So he relives it over and over in his courses, hoping it will benefit the senior officers who are his students at the Naval War College. Those chosen to attend the Naval War College are those who are predicted to rise in the Navy, perhaps achieving flag rank. Shimkus said he tells military medical personnel in his classes they must always be prepared to challenge superior officers; most importantly, they should raise questions at the smallest provocation. He tells the student officers that even if it affects their careers, they bear an unavoidable obligation to do so. He recognizes such complaints and inquiries will probably not yield results. “But it will at least get a second look at the situation,” he said. And, most importantly, even if it affects your career, Shimkus tells the officers, they should insist on transparency as to how prisoners in their care are treated by others outside the medical setting.

Read The New York Times article on the report.

Read the report: Constitution Project’s Report on Detainee Treatment

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  • Carl

    When you google torture detainees NEWS today you can see how this report is not getting news attention. News reporting in 2013 America is shocking and shameful. Mr. Moyers: i hope so very much that you will not let this bipartisan report disappear from American consciousness.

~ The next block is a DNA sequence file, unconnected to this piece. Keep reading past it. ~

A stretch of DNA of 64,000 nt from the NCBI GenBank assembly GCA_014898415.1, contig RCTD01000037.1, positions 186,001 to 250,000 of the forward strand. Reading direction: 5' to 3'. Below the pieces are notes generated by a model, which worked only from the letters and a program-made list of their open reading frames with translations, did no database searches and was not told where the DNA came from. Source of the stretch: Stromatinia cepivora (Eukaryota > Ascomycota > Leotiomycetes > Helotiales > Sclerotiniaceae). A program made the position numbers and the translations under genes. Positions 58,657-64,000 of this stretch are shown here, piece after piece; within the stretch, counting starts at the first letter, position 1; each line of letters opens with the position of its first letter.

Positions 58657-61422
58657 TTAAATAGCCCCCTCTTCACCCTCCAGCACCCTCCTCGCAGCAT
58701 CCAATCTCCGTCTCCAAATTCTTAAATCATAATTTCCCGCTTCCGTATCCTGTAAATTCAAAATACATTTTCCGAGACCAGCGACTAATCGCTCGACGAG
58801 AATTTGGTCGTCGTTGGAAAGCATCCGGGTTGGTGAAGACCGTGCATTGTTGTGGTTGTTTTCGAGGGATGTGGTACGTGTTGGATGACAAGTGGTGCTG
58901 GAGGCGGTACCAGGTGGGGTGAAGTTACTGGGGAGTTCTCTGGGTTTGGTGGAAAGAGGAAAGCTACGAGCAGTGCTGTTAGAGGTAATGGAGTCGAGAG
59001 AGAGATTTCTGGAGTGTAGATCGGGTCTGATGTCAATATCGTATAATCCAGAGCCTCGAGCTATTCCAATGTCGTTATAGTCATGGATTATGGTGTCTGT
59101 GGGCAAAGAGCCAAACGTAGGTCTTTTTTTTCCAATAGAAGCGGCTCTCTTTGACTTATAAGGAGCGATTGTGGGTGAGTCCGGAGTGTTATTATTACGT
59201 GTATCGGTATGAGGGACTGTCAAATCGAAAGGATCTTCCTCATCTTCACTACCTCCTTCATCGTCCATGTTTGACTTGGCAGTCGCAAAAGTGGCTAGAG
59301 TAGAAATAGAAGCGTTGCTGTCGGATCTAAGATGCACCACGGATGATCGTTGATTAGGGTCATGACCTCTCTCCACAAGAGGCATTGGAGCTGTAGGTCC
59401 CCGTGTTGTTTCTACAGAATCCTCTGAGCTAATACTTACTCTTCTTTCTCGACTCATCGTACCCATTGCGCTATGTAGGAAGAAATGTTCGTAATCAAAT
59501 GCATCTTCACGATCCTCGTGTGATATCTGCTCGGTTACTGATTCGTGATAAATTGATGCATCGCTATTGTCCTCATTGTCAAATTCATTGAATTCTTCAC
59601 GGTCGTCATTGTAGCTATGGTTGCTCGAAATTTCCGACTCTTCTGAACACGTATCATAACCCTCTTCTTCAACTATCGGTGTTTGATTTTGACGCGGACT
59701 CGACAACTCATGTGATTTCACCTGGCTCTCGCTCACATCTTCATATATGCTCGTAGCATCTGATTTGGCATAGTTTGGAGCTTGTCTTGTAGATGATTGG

• Mark Smith

    For some reason someone in a VERY high position of power is suppressing anything that may lead to indictments of government officials for violations of the Geneva Convention. The entire country has said that Bush, Cheney, Rumsfeld, Rice and others authorized torture. The knowledge of that as a crime should have had an immediate investigation. NOTHING was done for 4 years. That means that those in charge of our country, voted in by us and representing us took it upon themselves to violate some of the most important international laws, and no one in power did , or has done anything to bring them to justice. That MUST change. These men and women MUST be brought to trial to clean Americas record one way or another.

  • brea

    as important and relevant as this is, so too is our current use of “drone warfare”
    against civilians. i fail to see the difference in referring to our “enemies” as
    “terrorist(s)”, when in fact we’re bombing civilians almost daily in an ever increasing
    number of countries all over the world. the criteria for doing this and the authority
    is becoming less stringent by the day!!!!!!!!!! we’re becoming what we wanted STOP!!!!!
    we in fact have become TERRORISTS!!!!!!!!!!

  • Anonymous